Grantee Research

Foundations for Practice: Hiring the Whole Lawyer: Experience Matters

Document Type

Issue/Research Brief/Blog

Publication Date



legal employment, experiential learning, legal externships, legal clinics


In July 2016, we published Foundations for Practice: The Whole Lawyer and the Character Quotient, which shared findings from a survey that asked more than 24,000 lawyers what new lawyers need as they enter the profession. Respondents overwhelmingly indicated that new lawyers need characteristics, alongside professional competencies and legal skills (collectively, “foundations”). New lawyers, it turns out, are successful when they can demonstrate much more than their intelligence and legal competency. We called the new lawyer who can demonstrate this combination of characteristics, competencies, and skills the “whole lawyer.”

If we want new lawyers to develop the requisite foundations, we of course need law schools to commit to admitting, educating, and graduating students who can demonstrate they have those foundations. We also need employers to commit to hiring new lawyers based on their demonstration of those foundations—rather than mainly academic achievement.

How can employers hire new lawyers who have the desired foundations? This report provides answers.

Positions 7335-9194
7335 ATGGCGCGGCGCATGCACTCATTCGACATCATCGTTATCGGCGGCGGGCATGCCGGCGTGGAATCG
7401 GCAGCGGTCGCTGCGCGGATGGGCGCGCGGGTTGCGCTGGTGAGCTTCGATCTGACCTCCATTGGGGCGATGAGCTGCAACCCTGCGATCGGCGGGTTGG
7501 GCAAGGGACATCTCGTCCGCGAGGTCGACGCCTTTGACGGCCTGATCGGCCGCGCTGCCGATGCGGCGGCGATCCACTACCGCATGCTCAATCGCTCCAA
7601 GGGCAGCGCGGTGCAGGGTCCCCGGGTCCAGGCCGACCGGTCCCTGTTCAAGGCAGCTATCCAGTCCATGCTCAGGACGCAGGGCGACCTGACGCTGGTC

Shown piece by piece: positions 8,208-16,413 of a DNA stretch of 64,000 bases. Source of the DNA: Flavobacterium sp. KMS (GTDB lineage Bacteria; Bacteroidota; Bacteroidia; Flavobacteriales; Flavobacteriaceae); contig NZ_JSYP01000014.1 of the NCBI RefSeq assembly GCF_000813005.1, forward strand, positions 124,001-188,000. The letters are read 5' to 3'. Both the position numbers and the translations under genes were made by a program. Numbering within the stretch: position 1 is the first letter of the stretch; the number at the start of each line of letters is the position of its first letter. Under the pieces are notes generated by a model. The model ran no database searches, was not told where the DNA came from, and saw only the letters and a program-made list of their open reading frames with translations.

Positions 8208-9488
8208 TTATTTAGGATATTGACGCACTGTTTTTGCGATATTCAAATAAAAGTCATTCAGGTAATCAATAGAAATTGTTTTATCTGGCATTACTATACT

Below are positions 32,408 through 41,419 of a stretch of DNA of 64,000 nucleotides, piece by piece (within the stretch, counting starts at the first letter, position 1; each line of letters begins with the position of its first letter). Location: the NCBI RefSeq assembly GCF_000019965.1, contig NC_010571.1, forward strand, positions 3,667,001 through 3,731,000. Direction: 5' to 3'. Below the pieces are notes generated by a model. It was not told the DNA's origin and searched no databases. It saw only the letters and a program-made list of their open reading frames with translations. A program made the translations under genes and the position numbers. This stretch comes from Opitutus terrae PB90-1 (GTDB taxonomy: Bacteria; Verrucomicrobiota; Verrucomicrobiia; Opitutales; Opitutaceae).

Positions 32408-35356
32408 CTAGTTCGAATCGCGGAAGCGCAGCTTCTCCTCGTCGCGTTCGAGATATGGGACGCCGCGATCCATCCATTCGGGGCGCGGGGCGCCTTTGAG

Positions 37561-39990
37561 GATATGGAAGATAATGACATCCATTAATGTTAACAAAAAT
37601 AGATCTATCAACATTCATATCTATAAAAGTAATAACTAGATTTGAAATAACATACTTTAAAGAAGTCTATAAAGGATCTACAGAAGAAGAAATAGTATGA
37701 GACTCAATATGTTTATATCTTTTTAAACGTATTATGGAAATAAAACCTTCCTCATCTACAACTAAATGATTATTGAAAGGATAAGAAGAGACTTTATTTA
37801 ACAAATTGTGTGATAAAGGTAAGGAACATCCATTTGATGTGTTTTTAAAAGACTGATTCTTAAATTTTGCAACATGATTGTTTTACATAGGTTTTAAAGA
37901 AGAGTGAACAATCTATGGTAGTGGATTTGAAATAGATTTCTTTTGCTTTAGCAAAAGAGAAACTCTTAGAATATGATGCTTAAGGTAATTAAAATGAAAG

In our survey, we asked respondents to identify the foundations new lawyers need to be successful in the respondent’s specific type of organization, specialty, or department. Then we asked them to consider the helpfulness of a set of hiring criteria in determining whether a candidate for employment has the foundations they identified as important. Notably, we did not ask them how they currently hire. We effectively asked how they would hire if they wanted to identify candidates with the necessary foundations.

We learned that experience matters. While many employers in practice still rely on criteria like class rank, law school, and law review, our respondents indicated that if they wanted to hire people with the broad array of foundations they identified as important, they would rely on criteria rooted in experience, including legal employment, recommendations from practitioners or judges, legal externships, participation in a law school clinic, and other experiential education.

In The Whole Lawyer and the Character Quotient, we recommended that law schools and the profession work together to ensure that new lawyers have the foundations they need to practice. Our findings here give them a place to start. While we do not believe there is only one way to ensure new lawyers have the foundations they need to be whole lawyers, we do believe the path toward a system that prepares lawyers who are ready to enter the profession will be elevated and supported by experience-focused learning and hiring.


Related research:

Alli Gerkman & Logan Cornett, Foundations for Practice: The Whole Lawyer and the Character Quotient (2016),